November #129 : Rio Bravo - by Nicole Joseph

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Table of Contents
 

Practicing What She Preaches

Keeping the Faith

Missionary Man




Raging Bull

Belly Flop

Dances With Dog

Stop, Go, But Proceed With Caution

Sneak Peek

Bar Exam

Thanks in Advance

Word Up!

What Gives

Team Spirit




Deal or No Deal?

Electile Dysfunction

Take as Directed

Silver Screening

Race for a Cure?

Rio Bravo

Time of the Month

That Masked Man

Reins of Terror

I’m Outta Here




Editor’s Letter-November 2006

Mailbox-November 2007

Catch of the Month-November 2007



 
Most Popular Lessons

The HIV Life Cycle

Shingles

Herpes Simplex Virus

Syphilis & Neurosyphilis

Treatments for Opportunistic Infections (OIs)

What is AIDS & HIV?

Hepatitis & HIV



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November 2006


Rio Bravo

by Nicole Joseph

A small Brazilian ASO believes that there really is power in numbers

In a sprawling township in Rio de Janeiro housewives pour into a neighbor’s living room, gather around a table and chat the afternoon away. But any resemblance to The View ends there—the ladies also pass around condoms with their potluck snacks. These women, among the world’s more unlikely safe sex educators, live in Rocinha, Rio’s largest favela, or slum. Brazil provides free HIV care to all citizens, but the favelas house nearly a third of big-city residents, complicating treatment and prevention.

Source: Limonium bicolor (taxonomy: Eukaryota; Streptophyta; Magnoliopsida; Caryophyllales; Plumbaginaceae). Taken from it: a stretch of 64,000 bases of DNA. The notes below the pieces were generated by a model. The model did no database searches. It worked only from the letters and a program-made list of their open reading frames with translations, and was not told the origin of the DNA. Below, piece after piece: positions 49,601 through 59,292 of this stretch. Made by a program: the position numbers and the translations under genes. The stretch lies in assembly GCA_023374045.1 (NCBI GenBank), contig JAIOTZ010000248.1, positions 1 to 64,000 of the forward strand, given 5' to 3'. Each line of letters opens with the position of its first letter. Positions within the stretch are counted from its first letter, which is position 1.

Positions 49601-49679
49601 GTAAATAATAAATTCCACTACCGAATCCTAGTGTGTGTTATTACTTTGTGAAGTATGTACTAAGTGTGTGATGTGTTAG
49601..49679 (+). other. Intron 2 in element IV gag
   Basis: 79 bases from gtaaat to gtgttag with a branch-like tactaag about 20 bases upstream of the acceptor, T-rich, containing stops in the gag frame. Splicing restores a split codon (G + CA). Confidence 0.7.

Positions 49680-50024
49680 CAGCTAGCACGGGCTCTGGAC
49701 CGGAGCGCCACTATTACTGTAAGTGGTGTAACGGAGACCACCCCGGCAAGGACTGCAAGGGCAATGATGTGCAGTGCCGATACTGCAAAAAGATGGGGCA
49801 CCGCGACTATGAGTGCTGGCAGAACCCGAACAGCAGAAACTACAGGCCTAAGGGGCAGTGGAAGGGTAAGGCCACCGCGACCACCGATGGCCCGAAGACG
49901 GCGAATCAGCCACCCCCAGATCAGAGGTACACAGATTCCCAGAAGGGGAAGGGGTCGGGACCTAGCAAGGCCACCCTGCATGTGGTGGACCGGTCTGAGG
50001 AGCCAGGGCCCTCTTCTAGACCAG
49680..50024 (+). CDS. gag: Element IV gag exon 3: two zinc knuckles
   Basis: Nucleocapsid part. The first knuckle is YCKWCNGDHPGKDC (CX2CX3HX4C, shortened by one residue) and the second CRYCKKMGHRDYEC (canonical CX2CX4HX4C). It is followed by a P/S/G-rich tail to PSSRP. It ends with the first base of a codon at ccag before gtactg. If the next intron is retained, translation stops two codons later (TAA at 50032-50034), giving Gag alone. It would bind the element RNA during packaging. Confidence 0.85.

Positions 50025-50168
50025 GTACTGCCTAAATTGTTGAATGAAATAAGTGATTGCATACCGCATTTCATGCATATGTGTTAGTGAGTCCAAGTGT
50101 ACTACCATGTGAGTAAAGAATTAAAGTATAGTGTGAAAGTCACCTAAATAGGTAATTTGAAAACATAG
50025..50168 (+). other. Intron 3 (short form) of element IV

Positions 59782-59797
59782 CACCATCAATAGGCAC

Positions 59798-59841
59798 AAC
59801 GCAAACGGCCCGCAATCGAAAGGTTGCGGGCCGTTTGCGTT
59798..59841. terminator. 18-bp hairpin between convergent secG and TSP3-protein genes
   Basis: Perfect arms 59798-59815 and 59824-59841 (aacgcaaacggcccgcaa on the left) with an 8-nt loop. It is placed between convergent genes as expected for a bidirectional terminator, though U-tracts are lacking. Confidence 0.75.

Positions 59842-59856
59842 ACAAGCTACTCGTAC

The housewives were trained by Transformarte (a Portuguese compound of “change” and “art”), an AIDS service organization (ASO) founded in 2002 to educate Brazil’s urban poor. “The situation is very serious,” says Murilo Peixoto da Mota, its executive director. “Inhabitants of the slum quarters are very vulnerable to HIV.”

Despite a staff of only five, Transformarte has been able to reach a large percentage of Rocinha’s 200,000 residents through peer inspiration. Mota has schooled a rapid reaction force of seemingly ordinary folk in the science and psychology of prevention, using a whisper-down-the-lane approach that he hopes will eventually reach into every neighborhood. Mota believes that the sharing of information is most effective from peer to peer: “Women for women, young for young.”

The organization also targets Brazil’s younger at-risk populations, teaching them about HIV through creative, arts-based approaches. Transformarte (www.transformarte .org.br) has helped dancers and actors between the ages of 11 and 25 incorporate HIV-related content into theater skits and dance routines. The students perform at schools and neighborhood events, encouraging kids to protect themselves and hopefully sign on to teach other kids the following year. “The arts are a great ally in this type of intervention,” says Mota. “They provide self-esteem [and let] youth discover new talents.” Let the samba begin.


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